Defending Public Policy: What’s in a Name? | Robert Nelson, MD | LinkedIn

Robert Nelson, MD

Robert Nelson Publisher & Editor, The Sovereign Patient

Let’s pretend a non-partisan, unelected committee had drafted a health reform plan to be reviewed and debated by the people of each state and then voted on with a simple up or down vote. If a minimum of 38 states passed it, then it would become the law of the land. Let’s assume this health reform plan contained the following characteristics:

Read the entire article via Defending Public Policy: What’s in a Name? | Robert Nelson, MD | LinkedIn.

King vs Burwell: Even Wrong-Headed Decisions Can Have an Upside | Robert Nelson, MD | LinkedIn

The Supreme Court’s ruling in King vs Burwell has some parallels to PPACA in general and the subsequent ruling 5D3_0034on the individual mandate “penalty vs tax” issue in 2012, in the way in which it may influence policy decisions downstream.  In the case of the 2012 ruling, Judge Roberts really provided us with two legal choices: obtain the kind of coverage the government deems appropriate OR pay penalty (I mean tax).  

The K v B ruling, albeit another judicially illogical head-scratcher from Chief Justice Roberts, does not create any political emergencies or policy conundrums which could lead to the adoption of hasty “remedies”; remedies that would even be harder to undo when they miss their mark.  For this small positive, those of us that favor Insurance market-friendly public policy alternatives to PPACA can be grateful.  

via King vs Burwell: Even Wrong-Headed Decisions Can Have an Upside | Robert Nelson, MD | LinkedIn.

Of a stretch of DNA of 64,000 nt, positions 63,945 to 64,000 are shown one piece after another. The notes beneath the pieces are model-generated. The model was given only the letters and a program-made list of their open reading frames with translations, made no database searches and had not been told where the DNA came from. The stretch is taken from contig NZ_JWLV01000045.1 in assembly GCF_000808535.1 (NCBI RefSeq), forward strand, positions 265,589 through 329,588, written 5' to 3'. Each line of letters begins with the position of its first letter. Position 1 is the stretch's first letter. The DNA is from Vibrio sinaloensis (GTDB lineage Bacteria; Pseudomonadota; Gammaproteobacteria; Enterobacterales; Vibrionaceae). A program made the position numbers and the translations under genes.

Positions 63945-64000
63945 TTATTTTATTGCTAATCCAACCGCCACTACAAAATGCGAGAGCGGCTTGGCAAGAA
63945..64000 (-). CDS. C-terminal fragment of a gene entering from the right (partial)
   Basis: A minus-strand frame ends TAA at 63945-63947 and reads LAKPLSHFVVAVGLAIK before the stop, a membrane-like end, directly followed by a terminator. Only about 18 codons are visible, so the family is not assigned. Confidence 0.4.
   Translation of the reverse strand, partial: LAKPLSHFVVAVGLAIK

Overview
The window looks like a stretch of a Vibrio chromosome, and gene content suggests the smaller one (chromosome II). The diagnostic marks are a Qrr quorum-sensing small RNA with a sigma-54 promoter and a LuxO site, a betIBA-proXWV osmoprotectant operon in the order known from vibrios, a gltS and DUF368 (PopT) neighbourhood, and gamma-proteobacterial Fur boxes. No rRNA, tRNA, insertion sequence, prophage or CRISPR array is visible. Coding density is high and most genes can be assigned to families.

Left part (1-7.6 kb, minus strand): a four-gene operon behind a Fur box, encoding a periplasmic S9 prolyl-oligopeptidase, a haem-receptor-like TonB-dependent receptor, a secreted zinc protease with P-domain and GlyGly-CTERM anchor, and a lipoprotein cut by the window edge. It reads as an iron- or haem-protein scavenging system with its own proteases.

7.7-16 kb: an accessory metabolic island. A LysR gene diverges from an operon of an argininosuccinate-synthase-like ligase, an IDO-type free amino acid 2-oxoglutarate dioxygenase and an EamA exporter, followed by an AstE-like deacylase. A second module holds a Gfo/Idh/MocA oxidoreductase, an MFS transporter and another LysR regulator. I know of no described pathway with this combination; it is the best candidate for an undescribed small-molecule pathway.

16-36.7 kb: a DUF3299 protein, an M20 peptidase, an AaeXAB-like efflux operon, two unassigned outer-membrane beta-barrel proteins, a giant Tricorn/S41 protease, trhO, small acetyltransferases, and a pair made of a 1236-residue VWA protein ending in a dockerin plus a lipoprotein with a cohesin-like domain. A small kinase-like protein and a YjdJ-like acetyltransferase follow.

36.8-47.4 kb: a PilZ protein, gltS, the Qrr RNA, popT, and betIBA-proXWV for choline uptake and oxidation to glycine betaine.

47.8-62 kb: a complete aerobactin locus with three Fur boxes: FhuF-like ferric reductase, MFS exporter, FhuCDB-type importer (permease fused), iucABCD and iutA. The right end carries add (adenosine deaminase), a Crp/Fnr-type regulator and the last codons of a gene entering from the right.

SCOTUS Rulings: a twitter poll would be quicker and just as meaningful | Robert Nelson, MD | LinkedIn

5D3_0034

Robert Nelson, MD

As noted by Justice Antonin Scalia in a scathing dissent, the Court rules that the term “established by the State,” which appears seven times in the statute, can also mean “not established by the State.”

For those of us opposed to the economic catastrophe that is PPACA, this ruling may be a blessing in disguise.  More tomorrow on the intended and unintended consequences of the SCOTUS ruling.

But for starters, here is something to think about. We now know (per Gruber and many others) the portion of the law that ties subsidies to formation of State Exchange was intentional and DEFINITELY NOT an oversight as Judge Roberts as other apologists for PPACA would have us believe – leaving him “no choice” but to intervene in order to prevent chaos…. as if there was no other financial option besides the subsidies as prescribed and ineptly administered by the ObamaCare mandate.

via SCOTUS Rulings: a twitter poll would be quicker and just as meaningful | Robert Nelson, MD | LinkedIn.

Supreme Court Resigns Duties, Tortures English Language to Save Obamacare – Hit & Run : Reason.com

Certainly, reasonable people can disagree about whether Obamacare is, on balance, a good law, and improves upon the dreadful state of the U.S. healthcare regime. But it’s vexing to see so many liberals cheering the utter death of the Court’s ability to rebuke lawmakers when they put forth nonsensical laws. Roberts’ decision gives a lot more power to Congress, obligating the Court to ignore the plain text of laws “if at all possible.”

Well, anything is possible. Is the preservation of limited government so universally unimportant—and the protection of Obamacare so paramount—that it was worth the utter subjugation of the Court (hereafter known as the Legislative Subcommittee on Wording Tweaks) to the will of Congress?

via Supreme Court Resigns Duties, Tortures English Language to Save Obamacare – Hit & Run : Reason.com.